According to IATA, international scheduled
traffic statistics for July 2010 show a continued strengthening of
demand for both passenger and cargo traffic. Compared to July
2009, international passenger demand was up 9.2% while
international scheduled freight traffic showed a 22.7%
These year-on-year comparisons for July were
less than the June growth data showing 11.6% and 26.6% increases
for passenger and cargo traffic, respectively. The apparent
slowdown was entirely due to the fact that by July 2009 traffic
was already starting to recover. After adjusting for seasonality,
the improvement in demand was faster month-to-month in July than
it was in June.
It is clear that the recovery has entered a
slower phase. During the second half of 2009, demand was
rebounding at an annualized rate of 12% for passenger and 28% for
cargo. In the year to July, the annualized growth rates had
dropped to 8% for passenger and 17% for air freight. However, this
is still considerably above the industry’s traditional 6% growth
“The recovery in demand has been faster than
anticipated. But, as we look towards the end of the year, the pace
of the recovery will likely slow. The jobless economic recovery is
keeping consumer confidence fragile, particularly in North America
and Europe. This is affecting leisure markets and cargo traffic.
Following the boost of cargo demand from inventory re-stocking,
further growth will be largely determined by consumer spending
which remains weak,” said Giovanni Bisignani, IATA’s Director
General and CEO.
Passenger Traffic in
July global passenger traffic
was 3% higher than the pre-crisis levels of early 2008.
Asia Pacific carriers outperformed the industry average with a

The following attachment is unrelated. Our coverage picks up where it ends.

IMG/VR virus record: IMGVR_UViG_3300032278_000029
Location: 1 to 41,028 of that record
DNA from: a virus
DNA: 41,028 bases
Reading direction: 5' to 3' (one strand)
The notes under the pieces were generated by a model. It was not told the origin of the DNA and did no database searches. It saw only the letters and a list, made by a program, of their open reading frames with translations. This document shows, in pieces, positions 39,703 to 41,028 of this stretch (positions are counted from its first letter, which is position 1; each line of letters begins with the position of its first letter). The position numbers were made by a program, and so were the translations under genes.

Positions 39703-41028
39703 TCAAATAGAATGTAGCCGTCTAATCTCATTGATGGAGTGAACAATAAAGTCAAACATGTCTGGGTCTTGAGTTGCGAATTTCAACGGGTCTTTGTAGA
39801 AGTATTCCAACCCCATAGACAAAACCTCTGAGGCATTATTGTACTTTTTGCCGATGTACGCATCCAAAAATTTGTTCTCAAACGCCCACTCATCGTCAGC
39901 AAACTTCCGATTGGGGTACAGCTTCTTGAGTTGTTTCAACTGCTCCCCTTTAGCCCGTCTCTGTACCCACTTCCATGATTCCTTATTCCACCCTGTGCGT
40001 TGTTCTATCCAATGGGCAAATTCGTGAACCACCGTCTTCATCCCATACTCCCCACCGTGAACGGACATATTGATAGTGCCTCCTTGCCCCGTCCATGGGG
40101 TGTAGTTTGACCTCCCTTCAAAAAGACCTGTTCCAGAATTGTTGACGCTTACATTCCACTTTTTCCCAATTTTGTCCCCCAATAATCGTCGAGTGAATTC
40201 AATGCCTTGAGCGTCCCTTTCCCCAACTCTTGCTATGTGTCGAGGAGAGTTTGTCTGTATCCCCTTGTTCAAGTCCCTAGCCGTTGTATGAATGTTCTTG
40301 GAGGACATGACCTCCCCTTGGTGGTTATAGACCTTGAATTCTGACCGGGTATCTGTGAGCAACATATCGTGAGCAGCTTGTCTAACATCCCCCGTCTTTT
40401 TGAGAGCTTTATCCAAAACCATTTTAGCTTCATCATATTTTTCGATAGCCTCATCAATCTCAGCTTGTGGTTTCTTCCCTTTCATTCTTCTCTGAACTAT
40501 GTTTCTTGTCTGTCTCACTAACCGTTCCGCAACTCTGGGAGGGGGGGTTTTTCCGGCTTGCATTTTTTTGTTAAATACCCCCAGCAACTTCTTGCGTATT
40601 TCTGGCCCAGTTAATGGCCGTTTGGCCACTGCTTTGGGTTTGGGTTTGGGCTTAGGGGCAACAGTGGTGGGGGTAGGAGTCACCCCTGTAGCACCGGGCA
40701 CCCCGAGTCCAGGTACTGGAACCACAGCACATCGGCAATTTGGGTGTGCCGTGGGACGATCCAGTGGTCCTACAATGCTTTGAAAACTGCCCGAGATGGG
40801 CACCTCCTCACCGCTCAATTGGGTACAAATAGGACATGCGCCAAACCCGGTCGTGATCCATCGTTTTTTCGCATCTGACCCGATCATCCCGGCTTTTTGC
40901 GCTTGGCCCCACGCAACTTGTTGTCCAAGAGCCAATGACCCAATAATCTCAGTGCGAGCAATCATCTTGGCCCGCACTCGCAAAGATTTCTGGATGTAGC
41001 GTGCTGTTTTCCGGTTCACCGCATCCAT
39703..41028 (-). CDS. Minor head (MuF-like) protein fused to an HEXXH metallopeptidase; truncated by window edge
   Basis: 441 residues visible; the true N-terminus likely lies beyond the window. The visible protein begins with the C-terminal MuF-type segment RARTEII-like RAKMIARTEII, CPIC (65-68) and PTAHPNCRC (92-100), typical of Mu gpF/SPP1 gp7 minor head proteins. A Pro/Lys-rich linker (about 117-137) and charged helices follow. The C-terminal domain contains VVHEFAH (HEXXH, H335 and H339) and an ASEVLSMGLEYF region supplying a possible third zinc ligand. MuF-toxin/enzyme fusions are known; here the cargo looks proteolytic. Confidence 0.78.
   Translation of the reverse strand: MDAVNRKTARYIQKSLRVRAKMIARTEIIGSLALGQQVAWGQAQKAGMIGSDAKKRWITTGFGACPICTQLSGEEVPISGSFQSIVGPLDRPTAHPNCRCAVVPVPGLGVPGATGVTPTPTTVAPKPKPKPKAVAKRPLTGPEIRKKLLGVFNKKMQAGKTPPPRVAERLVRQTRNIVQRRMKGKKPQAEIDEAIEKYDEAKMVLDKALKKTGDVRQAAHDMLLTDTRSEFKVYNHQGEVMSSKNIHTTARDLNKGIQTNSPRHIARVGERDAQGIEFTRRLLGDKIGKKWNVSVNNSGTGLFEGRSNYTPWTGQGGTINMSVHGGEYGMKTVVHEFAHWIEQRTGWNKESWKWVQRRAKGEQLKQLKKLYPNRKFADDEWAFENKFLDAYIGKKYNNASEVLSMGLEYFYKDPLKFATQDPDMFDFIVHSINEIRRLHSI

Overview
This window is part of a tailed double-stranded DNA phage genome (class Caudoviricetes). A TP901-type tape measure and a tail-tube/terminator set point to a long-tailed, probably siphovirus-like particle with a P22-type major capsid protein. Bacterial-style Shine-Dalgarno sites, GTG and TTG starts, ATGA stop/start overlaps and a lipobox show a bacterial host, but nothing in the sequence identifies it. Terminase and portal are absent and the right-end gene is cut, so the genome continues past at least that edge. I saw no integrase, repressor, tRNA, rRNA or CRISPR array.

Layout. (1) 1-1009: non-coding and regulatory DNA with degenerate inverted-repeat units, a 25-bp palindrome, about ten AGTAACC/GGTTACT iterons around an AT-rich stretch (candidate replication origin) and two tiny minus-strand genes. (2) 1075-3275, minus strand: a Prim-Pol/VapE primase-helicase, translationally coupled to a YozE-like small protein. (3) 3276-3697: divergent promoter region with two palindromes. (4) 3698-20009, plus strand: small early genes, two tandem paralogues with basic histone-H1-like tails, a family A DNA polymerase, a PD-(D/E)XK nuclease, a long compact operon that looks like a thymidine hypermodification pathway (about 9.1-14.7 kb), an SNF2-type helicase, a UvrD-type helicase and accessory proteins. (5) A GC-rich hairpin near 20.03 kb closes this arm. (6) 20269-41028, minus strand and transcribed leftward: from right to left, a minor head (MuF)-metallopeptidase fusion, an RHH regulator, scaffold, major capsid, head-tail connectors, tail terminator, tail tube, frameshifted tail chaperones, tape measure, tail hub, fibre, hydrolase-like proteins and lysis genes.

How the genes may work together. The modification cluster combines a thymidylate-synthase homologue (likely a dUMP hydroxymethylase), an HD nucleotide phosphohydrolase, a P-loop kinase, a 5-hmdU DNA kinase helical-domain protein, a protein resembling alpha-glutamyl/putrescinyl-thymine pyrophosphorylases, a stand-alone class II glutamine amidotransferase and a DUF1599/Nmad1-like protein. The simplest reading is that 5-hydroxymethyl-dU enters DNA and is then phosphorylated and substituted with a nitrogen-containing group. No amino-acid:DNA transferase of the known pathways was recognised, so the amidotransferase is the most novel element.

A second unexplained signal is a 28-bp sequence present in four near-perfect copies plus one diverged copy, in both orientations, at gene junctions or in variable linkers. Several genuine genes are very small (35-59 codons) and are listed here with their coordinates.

10.9% growth in July. This is consistent with the region’s 10.6%
growth measured year-to-date. A July capacity increase of less
than half the demand growth (5.1%) pushed load factors higher.
Leading the industry recovery, the region’s carriers are expected
to report a profit of US$2.2 billion. This will be the largest
gain in dollar terms in 2010 compared to 2009.
airlines, beleaguered by the region’s weak economy, saw little
growth when the recovery took off in the second half of 2009. These airlines are now benefiting from long-haul expansion in
2010. In July, passenger demand was up by 6.2% over the same month
in 2009. But the region’s slow start in the recovery process has
seen it deliver the weakest demand performance among all the
regions over the first seven months of the year (+3.6%).
American carriers recorded a 7.9% improvement in passenger demand
in July over the same month in the previous year. Over the first
seven months of the year, the region’s carriers recorded a 6.3%
increase, but kept capacity expansion to just 1.0%, raising load factors to 82.0% and producing strong gains in unit revenues that
will support the region’s return to profitability this year.
African airlines are now benefiting significantly from the
economic and travel upturn, outperforming the industry with 13.0%
growth in passenger demand in July, which is consistent with the
year-to-date improvement of 13.1%. Capacity is quickly coming back
into the market with a 10.4% increase in July, limiting
improvements in both load factors and financial performance.